Qatar criticized the European Parliament for banning the Gulf state's representatives at the institution, warning that this “discriminatory” move could harm broader EU-Qatari cooperation where the bloc is dependent on Doha, including with energy.
The Parliament last week barred Qatari representatives from entering the premises and suspended legislation related to the country that include visa liberalization and planned visits. The moves followed allegations of corruption involving attempts to influence officials at the Parliament.
“The decision to impose such a discriminatory restriction ... will negatively affect regional and global security cooperation, as well as ongoing discussions around global energy poverty and security,” a Qatari diplomat said in a statement on Sunday reported by media. The statement added that the decision “demonstrates that MEPs have been significantly misled.”
“It is unfortunate that some acted on preconceived prejudices against Qatar and made their judgments based on the inaccurate information in the leaks rather than waiting for the investigation to conclude,” the statement said. The World Cup host “firmly” rejects the allegations “associating our government with misconduct,” it said.
EU countries have increasingly turned to Qatar in a bid to diversify energy supplies and make up for shortfalls amid Russia's invasion of Ukraine, with Germany last month signing a 15-year contract for liquefied natural gas (LNG) imports. Doha provided a quarter of the EU's LNG imports last year.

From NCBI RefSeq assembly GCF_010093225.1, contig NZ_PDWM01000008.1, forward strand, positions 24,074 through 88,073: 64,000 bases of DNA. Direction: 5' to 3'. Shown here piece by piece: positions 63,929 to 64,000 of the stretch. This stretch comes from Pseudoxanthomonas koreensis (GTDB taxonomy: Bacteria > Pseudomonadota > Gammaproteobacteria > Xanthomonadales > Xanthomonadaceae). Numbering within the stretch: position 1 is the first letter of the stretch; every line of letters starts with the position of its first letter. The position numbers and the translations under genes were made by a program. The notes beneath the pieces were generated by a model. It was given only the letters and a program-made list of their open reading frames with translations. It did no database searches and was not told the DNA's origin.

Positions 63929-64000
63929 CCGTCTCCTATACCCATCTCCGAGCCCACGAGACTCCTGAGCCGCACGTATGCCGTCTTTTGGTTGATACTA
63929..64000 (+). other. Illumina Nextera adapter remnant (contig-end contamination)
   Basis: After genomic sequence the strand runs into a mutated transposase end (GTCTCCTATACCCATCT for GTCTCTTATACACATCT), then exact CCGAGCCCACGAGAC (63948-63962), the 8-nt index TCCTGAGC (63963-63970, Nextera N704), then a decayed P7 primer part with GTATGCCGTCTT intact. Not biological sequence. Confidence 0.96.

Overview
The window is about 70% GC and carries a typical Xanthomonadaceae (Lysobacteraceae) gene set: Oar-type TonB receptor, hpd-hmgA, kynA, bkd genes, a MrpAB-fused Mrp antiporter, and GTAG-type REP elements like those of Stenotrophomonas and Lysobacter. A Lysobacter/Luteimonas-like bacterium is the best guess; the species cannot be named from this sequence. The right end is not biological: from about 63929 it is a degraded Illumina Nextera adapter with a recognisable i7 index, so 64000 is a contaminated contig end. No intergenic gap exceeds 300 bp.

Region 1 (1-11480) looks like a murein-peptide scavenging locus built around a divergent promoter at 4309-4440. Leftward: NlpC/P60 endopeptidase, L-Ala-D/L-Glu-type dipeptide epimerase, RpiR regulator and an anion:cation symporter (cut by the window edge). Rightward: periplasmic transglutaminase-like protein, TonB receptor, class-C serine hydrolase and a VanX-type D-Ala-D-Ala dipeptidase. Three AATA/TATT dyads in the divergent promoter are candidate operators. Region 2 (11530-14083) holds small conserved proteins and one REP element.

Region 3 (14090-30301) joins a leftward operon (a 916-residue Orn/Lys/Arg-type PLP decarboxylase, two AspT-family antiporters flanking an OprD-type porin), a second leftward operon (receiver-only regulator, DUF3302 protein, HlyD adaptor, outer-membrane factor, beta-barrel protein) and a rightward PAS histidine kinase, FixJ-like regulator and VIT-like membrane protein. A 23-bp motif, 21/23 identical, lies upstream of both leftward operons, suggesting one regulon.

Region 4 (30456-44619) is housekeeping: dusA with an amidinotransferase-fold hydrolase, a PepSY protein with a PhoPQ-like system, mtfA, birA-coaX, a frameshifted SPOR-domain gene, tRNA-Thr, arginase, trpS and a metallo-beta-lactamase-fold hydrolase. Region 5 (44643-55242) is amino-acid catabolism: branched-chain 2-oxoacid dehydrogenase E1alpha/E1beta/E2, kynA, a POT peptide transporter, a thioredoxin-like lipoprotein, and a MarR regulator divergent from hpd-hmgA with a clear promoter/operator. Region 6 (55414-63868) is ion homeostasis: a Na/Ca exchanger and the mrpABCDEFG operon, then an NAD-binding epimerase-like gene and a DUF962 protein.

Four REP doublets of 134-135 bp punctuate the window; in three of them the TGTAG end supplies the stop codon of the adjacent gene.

Belgian authorities have charged four people with links to the Parliament — including one of the institution's vice presidents, Eva Kaili — with “criminal organization, corruption and money laundering” over allegations they accepted payments in exchange for doing the bidding of Qatar in Parliament. Kaili has since been stripped of her duties, while authorities have carried out raids on at least 20 homes and offices in Belgium, Greece and Italy in recent days.
Qatar also criticized Belgium for keeping the Gulf state in the dark about the investigation, which Belgian authorities said had taken more than a year before they made the first arrest this month.
“It is deeply disappointing that the Belgian government made no effort to engage with our government to establish the facts once they became aware of the allegations,” the diplomat said in the statement.